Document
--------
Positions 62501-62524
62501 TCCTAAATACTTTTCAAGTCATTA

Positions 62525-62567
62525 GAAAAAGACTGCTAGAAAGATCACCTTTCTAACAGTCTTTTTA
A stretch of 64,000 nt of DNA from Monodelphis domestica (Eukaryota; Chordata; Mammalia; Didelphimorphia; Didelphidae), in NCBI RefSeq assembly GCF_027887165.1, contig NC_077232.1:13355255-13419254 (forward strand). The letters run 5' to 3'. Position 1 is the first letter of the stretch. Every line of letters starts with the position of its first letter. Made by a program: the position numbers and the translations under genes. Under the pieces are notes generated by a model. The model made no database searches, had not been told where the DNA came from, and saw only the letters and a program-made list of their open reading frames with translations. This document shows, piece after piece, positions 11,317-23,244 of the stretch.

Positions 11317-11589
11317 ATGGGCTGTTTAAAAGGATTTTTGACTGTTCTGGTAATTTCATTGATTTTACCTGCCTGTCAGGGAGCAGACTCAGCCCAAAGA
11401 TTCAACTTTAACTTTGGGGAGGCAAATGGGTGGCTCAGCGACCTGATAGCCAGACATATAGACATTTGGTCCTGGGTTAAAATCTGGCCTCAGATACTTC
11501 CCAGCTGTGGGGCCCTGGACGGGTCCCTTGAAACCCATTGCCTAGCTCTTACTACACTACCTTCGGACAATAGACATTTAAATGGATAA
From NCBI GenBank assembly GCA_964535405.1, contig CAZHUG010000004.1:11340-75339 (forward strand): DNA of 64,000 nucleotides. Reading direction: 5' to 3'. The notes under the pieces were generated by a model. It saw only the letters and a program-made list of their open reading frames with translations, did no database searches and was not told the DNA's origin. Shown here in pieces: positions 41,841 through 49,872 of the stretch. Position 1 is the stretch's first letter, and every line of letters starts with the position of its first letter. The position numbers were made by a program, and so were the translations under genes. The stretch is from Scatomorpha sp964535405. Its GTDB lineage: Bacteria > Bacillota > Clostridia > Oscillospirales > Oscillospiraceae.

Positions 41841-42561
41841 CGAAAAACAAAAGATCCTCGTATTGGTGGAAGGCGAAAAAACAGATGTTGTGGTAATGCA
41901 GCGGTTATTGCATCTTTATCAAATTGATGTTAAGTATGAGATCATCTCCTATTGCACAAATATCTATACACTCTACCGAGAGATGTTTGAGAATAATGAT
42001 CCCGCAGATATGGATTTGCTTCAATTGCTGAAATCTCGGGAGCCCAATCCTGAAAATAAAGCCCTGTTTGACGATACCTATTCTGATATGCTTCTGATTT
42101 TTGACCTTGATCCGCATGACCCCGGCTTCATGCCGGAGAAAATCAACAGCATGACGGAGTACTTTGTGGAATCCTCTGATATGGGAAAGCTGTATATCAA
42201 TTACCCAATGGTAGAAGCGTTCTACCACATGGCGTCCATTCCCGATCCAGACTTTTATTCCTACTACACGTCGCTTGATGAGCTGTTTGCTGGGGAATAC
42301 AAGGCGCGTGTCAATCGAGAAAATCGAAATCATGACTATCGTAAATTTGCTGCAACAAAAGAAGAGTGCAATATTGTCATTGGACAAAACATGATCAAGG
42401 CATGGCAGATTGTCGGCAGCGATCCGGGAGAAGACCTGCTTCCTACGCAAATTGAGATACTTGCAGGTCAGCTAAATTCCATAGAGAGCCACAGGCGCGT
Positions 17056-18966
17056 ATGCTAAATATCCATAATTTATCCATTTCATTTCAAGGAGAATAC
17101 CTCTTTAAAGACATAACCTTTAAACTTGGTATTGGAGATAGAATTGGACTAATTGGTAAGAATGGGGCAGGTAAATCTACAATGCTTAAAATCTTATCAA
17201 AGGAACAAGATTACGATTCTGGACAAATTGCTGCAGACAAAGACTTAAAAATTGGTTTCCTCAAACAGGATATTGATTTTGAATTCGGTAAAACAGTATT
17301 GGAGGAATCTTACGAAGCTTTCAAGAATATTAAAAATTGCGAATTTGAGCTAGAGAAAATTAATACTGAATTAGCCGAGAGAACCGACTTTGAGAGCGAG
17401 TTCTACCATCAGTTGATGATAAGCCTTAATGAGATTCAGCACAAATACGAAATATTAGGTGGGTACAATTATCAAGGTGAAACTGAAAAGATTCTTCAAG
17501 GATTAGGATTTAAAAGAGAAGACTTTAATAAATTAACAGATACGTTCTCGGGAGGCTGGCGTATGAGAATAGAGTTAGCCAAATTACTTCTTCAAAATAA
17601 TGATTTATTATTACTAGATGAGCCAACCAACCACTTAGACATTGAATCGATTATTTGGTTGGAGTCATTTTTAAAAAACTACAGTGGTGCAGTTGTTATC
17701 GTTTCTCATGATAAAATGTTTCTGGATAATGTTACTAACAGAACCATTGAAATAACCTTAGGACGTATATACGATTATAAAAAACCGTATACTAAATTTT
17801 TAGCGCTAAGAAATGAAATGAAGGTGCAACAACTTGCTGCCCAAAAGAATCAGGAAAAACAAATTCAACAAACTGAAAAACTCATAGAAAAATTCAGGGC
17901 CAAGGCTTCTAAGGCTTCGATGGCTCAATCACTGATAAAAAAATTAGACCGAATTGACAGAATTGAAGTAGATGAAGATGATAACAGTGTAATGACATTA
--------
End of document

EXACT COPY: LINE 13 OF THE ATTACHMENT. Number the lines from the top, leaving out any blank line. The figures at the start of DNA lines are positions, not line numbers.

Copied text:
41901 GCGGTTATTGCATCTTTATCAAATTGATGTTAAGTATGAGATCATCTCCTATTGCACAAATATCTATACACTCTACCGAGAGATGTTTGAGAATAATGAT